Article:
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Old 07 February 2010, 12:12   #1
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Anchoring outside a drying harbour

I am sure there was a thread on here describing this technique, but now I cant find it. Can anyone help, please?

Essentially I want to be able to anchor my boat "offshore" and without getting wet, proceed to the shore/dockside. And then, more importantly, to be able to recover it the next morning without getting wet once again.

There is such a technique using a running line thru a pulley/carabiner, isnt there?

This is not an idle request. I intend to cruise thru the Inner and Outer Hebrides this year and need to know this technique.
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Old 07 February 2010, 13:54   #2
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Hi Brian as one who uses the system on the west of scotland I can advise that it is as simple or complicated as you want to make it. Basically it is an appropriate anchor with raiser to bouy with a loop mechanism either ring/carrabine or rope just below the water line. You then run your slip rope to the shore looping it thru the ring thus also allowing you to attach your boat. You then can pull your boat out to the bouy and then attach the shore end to a permanent fixing on shore. Hope this helps.

J
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Old 07 February 2010, 14:11   #3
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Quote:
Originally Posted by Brian View Post
Essentially I want to be able to anchor my boat "offshore" and without getting wet, proceed to the shore/dockside. And then, more importantly, to be able to recover it the next morning without getting wet once again.
iyve sean dis tekniqe az wel

ifn i reemember correkly i fink itts corld........


...........gow an bi a dingy



wiLf
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Old 07 February 2010, 14:43   #4
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Jambo-thank you !

wiLf - I have a dingy, but I am trying not to take/use it in that environment. But thank you for your kind words.
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Old 07 February 2010, 16:05   #5
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knot

Quote:
Originally Posted by jambo View Post
Hi Brian as one who uses the system on the west of scotland I can advise that it is as simple or complicated as you want to make it. Basically it is an appropriate anchor with raiser to bouy with a loop mechanism either ring/carrabine or rope just below the water line. You then run your slip rope to the shore looping it thru the ring thus also allowing you to attach your boat. You then can pull your boat out to the bouy and then attach the shore end to a permanent fixing on shore. Hope this helps.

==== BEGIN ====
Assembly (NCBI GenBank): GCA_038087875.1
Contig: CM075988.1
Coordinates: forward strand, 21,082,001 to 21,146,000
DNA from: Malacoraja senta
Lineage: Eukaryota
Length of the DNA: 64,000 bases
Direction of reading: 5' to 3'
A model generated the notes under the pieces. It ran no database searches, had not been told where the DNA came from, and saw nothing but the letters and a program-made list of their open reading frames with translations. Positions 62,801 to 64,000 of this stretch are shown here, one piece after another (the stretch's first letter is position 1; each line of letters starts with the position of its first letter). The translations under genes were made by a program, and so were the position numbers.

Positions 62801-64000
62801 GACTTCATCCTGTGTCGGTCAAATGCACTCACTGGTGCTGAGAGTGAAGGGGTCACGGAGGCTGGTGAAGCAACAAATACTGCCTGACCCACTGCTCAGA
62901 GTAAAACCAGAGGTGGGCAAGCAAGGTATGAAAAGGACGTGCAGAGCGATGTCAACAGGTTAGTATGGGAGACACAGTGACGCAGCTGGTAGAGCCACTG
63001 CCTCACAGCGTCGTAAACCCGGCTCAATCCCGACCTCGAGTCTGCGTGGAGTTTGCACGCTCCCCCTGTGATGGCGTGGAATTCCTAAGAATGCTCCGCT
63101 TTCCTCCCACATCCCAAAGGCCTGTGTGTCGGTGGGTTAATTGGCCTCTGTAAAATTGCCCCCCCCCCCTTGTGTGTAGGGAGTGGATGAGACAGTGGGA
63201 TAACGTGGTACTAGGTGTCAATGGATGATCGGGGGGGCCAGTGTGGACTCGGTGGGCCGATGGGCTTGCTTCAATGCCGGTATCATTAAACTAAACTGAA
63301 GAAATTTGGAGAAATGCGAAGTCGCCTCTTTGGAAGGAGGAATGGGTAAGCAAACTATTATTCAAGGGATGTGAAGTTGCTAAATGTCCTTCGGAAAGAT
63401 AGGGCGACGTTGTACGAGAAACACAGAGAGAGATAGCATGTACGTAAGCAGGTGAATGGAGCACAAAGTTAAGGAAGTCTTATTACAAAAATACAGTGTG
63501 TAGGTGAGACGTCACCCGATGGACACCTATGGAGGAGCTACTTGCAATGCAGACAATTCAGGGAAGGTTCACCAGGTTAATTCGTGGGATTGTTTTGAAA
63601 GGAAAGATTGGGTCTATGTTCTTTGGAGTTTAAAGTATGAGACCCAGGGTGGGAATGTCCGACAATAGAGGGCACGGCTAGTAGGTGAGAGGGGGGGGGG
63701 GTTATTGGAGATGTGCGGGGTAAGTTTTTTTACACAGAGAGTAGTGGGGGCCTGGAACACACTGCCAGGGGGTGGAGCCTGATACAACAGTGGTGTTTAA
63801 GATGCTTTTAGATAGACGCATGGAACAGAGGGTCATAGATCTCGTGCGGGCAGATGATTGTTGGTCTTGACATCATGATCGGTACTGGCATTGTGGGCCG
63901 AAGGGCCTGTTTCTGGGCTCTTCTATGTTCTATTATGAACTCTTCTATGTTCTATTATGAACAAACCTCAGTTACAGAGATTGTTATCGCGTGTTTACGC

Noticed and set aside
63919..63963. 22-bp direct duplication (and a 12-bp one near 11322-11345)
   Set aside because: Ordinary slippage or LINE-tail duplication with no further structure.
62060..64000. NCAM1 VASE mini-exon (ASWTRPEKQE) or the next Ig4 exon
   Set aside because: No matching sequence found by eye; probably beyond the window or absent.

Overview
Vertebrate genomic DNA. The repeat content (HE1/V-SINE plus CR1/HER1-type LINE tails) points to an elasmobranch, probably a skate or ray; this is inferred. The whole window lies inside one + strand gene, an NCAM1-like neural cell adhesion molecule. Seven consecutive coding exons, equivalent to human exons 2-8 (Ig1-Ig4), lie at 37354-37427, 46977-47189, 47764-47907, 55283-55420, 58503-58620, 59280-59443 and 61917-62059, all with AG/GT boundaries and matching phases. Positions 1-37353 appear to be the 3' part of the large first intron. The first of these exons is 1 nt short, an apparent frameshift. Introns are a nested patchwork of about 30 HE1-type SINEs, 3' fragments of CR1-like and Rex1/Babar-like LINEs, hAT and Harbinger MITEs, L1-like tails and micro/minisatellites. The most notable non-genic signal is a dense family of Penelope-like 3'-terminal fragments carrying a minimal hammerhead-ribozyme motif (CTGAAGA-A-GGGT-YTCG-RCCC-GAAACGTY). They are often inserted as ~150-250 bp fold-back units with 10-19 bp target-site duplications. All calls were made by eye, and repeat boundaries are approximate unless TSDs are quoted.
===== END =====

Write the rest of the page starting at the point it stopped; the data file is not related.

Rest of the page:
J
I would also be tying a great big knot in the line just in case somebody sees the rope but cant see whats on the end of it at least if the rope is undone the boat wont just drift away.
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Old 07 February 2010, 18:21   #6
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I am also interested in having my boat off shore, so have I got this right,anchor over the stern attached to bouy with ring, tie one end of rope to stern, back through ring on the bouy then back to shore, then back to bow?
pull on one rope to move the boat to shore ,pull stern line to pull boat to bouy.
I was caught out before with a falling tide ,and also with a rising tide , so this would be helpful
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Old 08 February 2010, 06:09   #7
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The line from the bouy to the shore is independent, it goes thru the ring/carrabine and forms a loop to the shore fixing point. All you do is attach your bow painter to the loop and pull out to bouy and vice-versa for coming to shore. For ease I always put a loop in the main line for ease and it forms a stop at the bouy.
Hope this helps.
J
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Old 08 February 2010, 07:20   #8
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I think this is what Jambo is describing?

It does mean there is a rope fairly close to the surface of the water though which may be a hazard in some places. I've seen a similar approach described where the lines run back to the anchor rather than the bouy - so keeping them submersed.
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Old 08 February 2010, 07:56   #9
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I think this is what Jambo is describing?

It does mean there is a rope fairly close to the surface of the water though which may be a hazard in some places. I've seen a similar approach described where the lines run back to the anchor rather than the bouy - so keeping them submersed.
if floating lines going to be a problem ,,, lead line,, rope used by some crab fishermen and long liners and gill netters would be ok for keeping it submerged ,, its basicly normal polyprop rope with a string of lead pellets woven inside so it sinks to the bottom ,makes good anchor rope too,
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Old 08 February 2010, 08:45   #10
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if floating lines going to be a problem ,,, lead line,, rope used by some crab fishermen and long liners and gill netters would be ok for keeping it submerged ,, its basicly normal polyprop rope with a string of lead pellets woven inside so it sinks to the bottom ,makes good anchor rope too,
But surely the rope needs to be fairly taught to keep the boat at the mooring and not drifting back to shore in an onshore blow? Its not so much a floating rope problem as a 'taught' rope problem.
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